Commander Gen. Douglas Fraser, who heads the U.S. Southern Command, said he is "disappointed by the entire incident and that this behavior is not in keeping with the professional standards expected of members of the United States military."
He also pledged a thorough investigation of the military members who may have participated in the incident, and punishment, if appropriate, in accordance with established policies and the Uniform Code of Military Justice.
White House press secretary Jay Carney said President Obama was made aware of the allegations but said it "would not be appropriate for the President to characterize something that's being looked into by the Secret Service at this time."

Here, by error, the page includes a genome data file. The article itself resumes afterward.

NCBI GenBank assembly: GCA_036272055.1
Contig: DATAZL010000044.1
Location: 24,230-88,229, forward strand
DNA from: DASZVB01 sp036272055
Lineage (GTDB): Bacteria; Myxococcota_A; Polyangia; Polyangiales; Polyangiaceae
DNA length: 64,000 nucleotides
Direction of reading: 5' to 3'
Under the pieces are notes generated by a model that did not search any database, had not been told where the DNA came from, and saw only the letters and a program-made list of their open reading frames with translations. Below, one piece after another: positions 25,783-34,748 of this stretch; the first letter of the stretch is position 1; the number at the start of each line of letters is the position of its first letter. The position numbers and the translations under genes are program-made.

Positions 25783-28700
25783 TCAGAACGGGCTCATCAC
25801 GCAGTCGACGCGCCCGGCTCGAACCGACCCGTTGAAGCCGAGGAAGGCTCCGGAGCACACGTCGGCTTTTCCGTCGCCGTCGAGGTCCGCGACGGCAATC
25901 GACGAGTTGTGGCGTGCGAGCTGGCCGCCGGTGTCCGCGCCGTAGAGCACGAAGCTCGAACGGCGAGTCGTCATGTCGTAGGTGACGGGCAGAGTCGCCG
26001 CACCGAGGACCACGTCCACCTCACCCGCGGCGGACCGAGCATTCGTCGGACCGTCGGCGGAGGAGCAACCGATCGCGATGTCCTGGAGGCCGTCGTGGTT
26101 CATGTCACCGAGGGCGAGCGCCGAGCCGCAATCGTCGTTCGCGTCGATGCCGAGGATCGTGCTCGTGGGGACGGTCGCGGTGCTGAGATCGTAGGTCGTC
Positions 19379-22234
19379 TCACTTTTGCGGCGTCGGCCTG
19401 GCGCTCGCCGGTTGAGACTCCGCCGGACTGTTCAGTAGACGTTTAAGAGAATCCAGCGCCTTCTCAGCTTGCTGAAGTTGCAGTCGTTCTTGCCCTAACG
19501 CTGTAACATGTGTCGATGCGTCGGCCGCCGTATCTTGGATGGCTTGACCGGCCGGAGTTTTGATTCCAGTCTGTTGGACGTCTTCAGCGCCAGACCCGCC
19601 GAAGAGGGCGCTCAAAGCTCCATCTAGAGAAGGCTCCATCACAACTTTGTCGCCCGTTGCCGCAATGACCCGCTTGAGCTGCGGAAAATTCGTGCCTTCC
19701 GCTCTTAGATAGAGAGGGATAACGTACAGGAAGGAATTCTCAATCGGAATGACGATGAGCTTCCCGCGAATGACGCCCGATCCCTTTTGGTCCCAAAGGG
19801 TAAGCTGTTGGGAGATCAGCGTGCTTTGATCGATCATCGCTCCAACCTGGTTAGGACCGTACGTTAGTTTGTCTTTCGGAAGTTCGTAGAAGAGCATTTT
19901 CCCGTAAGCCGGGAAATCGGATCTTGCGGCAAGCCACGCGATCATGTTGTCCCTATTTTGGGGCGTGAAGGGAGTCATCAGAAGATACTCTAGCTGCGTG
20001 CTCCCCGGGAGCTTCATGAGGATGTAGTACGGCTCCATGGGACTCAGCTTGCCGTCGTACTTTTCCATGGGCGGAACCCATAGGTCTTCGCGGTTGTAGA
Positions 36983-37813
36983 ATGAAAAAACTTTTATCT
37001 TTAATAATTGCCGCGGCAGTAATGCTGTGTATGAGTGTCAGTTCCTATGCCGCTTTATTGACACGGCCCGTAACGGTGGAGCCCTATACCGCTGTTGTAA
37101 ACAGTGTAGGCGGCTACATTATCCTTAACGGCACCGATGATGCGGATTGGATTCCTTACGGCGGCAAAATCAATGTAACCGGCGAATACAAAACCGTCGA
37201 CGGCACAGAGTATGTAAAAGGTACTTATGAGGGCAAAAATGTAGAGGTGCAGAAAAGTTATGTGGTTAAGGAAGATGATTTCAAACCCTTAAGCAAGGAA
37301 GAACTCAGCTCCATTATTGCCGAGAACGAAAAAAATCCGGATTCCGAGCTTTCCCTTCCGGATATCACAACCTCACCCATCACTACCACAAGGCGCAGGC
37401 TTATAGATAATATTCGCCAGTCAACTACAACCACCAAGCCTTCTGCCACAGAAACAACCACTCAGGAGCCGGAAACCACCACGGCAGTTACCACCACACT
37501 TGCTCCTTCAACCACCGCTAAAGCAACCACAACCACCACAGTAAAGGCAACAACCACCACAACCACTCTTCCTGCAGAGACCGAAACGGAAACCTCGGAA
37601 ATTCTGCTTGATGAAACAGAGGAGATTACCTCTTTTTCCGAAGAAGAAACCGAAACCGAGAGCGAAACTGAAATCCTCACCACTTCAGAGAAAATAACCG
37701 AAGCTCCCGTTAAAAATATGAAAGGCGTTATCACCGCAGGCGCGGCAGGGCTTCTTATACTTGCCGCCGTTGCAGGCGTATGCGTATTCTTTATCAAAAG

Carney insisted, however, that the incident has not been a distraction for Obama, who is participating in the two-day Summit of the Americas with other Western Hemisphere leaders.
Officials said the investigation of the agents' behavior would center less on moral or legal aspects of the alleged behavior and more on whether Secret Service and U.S. military protocols were violated -- and whether the security of the president could have been compromised.
"If all this happened, this compromised the agents themselves," King said. "It left [the agents] open to be threatened and blackmailed in the future. ... They could have been threatened or blackmailed secondly to bring prostitutes in an area that's a secured zone. It just violates a basic code of conduct."
The Secret Service most recently faced public embarrassment and intense scrutiny in November 2009 when several agents allowed two uninvited guests onto White House grounds for a state dinner and photo line with the president. The so-called "Gate-crasher" incident resulted in three agents later being placed on administrative leave.
ABC News' Mary Bruce and Devin Dwyer contributed to this report.